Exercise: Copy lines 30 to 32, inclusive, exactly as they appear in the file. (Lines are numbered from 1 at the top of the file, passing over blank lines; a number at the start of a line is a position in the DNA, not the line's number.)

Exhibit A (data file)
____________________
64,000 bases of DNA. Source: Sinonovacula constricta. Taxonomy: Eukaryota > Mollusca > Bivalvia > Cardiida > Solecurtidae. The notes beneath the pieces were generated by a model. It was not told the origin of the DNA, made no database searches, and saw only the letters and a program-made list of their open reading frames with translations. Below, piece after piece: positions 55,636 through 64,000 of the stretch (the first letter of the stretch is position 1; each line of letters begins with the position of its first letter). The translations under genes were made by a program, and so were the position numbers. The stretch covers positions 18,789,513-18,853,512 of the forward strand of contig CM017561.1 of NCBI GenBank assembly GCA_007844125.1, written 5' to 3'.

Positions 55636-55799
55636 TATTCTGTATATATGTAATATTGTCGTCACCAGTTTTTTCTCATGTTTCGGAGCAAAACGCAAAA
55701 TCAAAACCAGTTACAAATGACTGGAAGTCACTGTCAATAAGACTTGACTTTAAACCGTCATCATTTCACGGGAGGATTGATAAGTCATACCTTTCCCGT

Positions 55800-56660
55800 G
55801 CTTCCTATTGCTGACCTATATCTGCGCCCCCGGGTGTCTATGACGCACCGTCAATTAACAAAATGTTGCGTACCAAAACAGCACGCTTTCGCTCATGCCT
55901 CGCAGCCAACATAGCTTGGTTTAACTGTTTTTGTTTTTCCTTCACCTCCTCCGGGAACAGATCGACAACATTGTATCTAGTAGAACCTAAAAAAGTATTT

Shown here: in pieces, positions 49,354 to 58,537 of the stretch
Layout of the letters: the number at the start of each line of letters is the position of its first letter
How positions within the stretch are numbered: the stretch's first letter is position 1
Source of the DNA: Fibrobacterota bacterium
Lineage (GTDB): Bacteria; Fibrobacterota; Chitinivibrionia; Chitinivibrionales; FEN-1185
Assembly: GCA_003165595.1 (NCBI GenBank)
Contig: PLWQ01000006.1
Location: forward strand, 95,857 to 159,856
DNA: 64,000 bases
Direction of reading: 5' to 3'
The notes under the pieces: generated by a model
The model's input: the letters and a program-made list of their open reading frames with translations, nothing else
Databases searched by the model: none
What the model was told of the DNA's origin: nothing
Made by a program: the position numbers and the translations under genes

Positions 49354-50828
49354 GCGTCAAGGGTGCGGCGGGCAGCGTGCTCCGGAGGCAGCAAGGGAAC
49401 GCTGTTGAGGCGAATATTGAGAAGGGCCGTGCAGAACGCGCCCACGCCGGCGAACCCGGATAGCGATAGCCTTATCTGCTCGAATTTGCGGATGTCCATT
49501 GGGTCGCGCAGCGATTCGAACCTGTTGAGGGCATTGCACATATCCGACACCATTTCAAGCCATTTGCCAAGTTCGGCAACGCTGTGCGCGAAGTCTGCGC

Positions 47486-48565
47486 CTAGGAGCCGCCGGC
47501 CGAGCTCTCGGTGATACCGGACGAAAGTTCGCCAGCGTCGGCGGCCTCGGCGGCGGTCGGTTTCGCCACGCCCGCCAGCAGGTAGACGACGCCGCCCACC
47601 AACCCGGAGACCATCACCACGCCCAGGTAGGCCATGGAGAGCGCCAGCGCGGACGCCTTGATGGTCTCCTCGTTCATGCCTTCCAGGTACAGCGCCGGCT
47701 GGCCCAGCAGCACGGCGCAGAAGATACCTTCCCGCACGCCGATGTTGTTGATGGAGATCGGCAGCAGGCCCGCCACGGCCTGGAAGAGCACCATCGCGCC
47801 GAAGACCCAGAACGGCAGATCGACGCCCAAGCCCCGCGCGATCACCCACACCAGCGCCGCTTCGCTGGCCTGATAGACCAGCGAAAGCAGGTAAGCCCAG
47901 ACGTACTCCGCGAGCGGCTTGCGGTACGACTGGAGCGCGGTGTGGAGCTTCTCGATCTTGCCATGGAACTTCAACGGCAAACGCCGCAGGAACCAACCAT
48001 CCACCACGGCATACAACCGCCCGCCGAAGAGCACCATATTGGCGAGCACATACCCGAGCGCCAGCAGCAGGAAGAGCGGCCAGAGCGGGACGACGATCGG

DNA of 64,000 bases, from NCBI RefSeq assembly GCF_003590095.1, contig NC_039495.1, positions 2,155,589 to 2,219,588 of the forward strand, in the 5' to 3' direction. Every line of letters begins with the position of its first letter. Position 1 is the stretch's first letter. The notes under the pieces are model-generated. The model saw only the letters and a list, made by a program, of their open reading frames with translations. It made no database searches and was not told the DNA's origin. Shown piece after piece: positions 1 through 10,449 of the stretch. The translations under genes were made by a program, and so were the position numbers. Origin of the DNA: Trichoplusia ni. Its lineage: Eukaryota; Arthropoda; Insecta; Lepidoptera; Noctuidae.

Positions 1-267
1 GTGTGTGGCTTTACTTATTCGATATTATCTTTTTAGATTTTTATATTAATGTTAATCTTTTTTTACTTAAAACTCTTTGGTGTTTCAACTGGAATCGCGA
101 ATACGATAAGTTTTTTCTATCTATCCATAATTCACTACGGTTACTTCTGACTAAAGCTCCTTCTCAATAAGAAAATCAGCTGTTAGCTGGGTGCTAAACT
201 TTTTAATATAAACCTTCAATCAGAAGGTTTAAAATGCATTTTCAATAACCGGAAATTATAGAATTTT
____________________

47501 CGAGCTCTCGGTGATACCGGACGAAAGTTCGCCAGCGTCGGCGGCCTCGGCGGCGGTCGGTTTCGCCACGCCCGCCAGCAGGTAGACGACGCCGCCCACC
47601 AACCCGGAGACCATCACCACGCCCAGGTAGGCCATGGAGAGCGCCAGCGCGGACGCCTTGATGGTCTCCTCGTTCATGCCTTCCAGGTACAGCGCCGGCT
47701 GGCCCAGCAGCACGGCGCAGAAGATACCTTCCCGCACGCCGATGTTGTTGATGGAGATCGGCAGCAGGCCCGCCACGGCCTGGAAGAGCACCATCGCGCC